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T. S. Eliot and the Cultural Divide (Englisch) Taschenbuch – 1. Dezember 2005


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Synopsis

For decades T. S. Eliot has been applauded and denounced as a staunch champion of high art and an implacable opponent of popular culture. But Eliot's elitism was never what it seemed. "T. S. Eliot and the Cultural Divide" represents this great writer as the complex figure he was, an artist attentive not only to literature but also to detective fiction, Vaudeville Theater, jazz, and the songs of Tin Pan Alley. David Chinitz argues that Eliot was productively engaged with popular culture in some form at every stage of his career, and that his response to it, as expressed in his poetry, plays, and essays, was dynamic rather than hostile. He shows that American jazz, for example, was a major influence on Eliot's poetry during its maturation. He discusses Eliot's surprisingly persistent interest in popular culture, both in such famous works as "The Waste Land" and in such lesser-known pieces as "Sweeney Agonistes". And he traces Eliot's long, quixotic struggle to close the widening gap between high art and popular culture through a new type of public art: contemporary popular verse drama.

What results is a work that will persuade adherents and detractors alike to return to Eliot and find in him a writer who liked a good show, a good thriller, and a good tune, as well as a "great" poem.

Klappentext

The modernist poet T. S. Eliot has been applauded and denounced for decades as a staunch champion of high art and an implacable opponent of popular culture. But Eliot's elitism was never what it seemed. T. S. Eliot and the Cultural Divide refurbishes this great writer for the twenty-first century, presenting him as the complex figure he was, an artist attentive not only to literature but to detective fiction, vaudeville theater, jazz, and the songs of Tin Pan Alley.

David Chinitz argues that Eliot was productively engaged with popular culture in some form at every stage of his career, and that his response to it, as expressed in his poetry, plays, and essays, was ambivalent rather than hostile. He shows that American jazz, for example, was a major influence on Eliot's poetry during its maturation. He discusses Eliot's surprisingly persistent interest in popular culture both in such famous works as The Waste Land and in such lesser-known pieces as Sweeney Agonistes. And he traces Eliot's long, quixotic struggle to close the widening gap between high art and popular culture through a new type of public art: contemporary popular verse drama.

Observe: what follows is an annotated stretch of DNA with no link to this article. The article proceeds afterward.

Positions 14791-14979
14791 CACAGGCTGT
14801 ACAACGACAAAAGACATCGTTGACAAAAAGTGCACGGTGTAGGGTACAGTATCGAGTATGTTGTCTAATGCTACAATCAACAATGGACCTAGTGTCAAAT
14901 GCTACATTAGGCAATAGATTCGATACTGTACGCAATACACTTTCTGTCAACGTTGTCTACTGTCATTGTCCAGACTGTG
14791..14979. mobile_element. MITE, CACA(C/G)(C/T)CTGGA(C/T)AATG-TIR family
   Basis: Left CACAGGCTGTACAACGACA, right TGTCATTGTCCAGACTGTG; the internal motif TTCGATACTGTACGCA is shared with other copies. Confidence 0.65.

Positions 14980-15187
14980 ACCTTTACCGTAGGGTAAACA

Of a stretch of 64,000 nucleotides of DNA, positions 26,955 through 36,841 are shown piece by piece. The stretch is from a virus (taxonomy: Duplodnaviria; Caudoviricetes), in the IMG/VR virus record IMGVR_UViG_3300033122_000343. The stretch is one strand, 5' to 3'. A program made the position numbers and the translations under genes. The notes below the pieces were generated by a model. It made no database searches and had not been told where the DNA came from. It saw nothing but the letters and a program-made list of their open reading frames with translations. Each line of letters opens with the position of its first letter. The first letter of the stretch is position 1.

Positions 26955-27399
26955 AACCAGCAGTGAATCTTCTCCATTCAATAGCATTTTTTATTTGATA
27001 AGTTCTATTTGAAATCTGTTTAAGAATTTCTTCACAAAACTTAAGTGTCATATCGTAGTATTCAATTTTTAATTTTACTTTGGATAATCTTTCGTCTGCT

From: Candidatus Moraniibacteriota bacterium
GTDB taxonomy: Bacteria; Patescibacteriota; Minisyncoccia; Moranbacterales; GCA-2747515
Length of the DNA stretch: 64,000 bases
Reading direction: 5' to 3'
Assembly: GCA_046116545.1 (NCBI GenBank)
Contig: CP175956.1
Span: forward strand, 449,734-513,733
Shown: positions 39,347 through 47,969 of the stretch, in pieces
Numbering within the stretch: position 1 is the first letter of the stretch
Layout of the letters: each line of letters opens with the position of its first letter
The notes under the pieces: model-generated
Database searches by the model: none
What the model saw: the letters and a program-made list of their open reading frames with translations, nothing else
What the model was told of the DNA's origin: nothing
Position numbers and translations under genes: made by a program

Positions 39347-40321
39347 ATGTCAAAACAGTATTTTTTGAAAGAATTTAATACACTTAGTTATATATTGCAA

What results is a work that will persuade adherents and detractors alike to return to Eliot and find in him a writer who liked a good show, a good thriller, and a good tune, as well as a "great" poem.

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13 von 13 Kunden fanden die folgende Rezension hilfreich
Not your grandfather's T.S. Eliot . . . 20. Januar 2005
Von A reader from San Diego - Veröffentlicht auf Amazon.com
Format: Gebundene Ausgabe
I learned a great deal from this extremely readable book, which argues

that Eliot should be viewed through the lens of his relationship with

popular culture and not just as a literary highbrow. Chinitz shows how

Eliot has been constructed over time by critics and others as an elitist

or stuffy intellectual, and he develops his own intriguing portrayal of

Eliot as someone who wanted to, tried to, and often but not always

succeeded in crossing the "cultural divide," that space between high art

and popular culture. He doesn't just point out pop culture references in

Eliot's work; he also very effectively reveals how various sources,

ranging from popular songs and plays to comedians and comic strips,

influenced Eliot's poetry, his ideas, and the path of his career. The

book leaves you feeling that Eliot needs to be reinterpreted and newly

understood. I found Chinitz's writing style very accessible and

"user-friendly" as well as entertaining.
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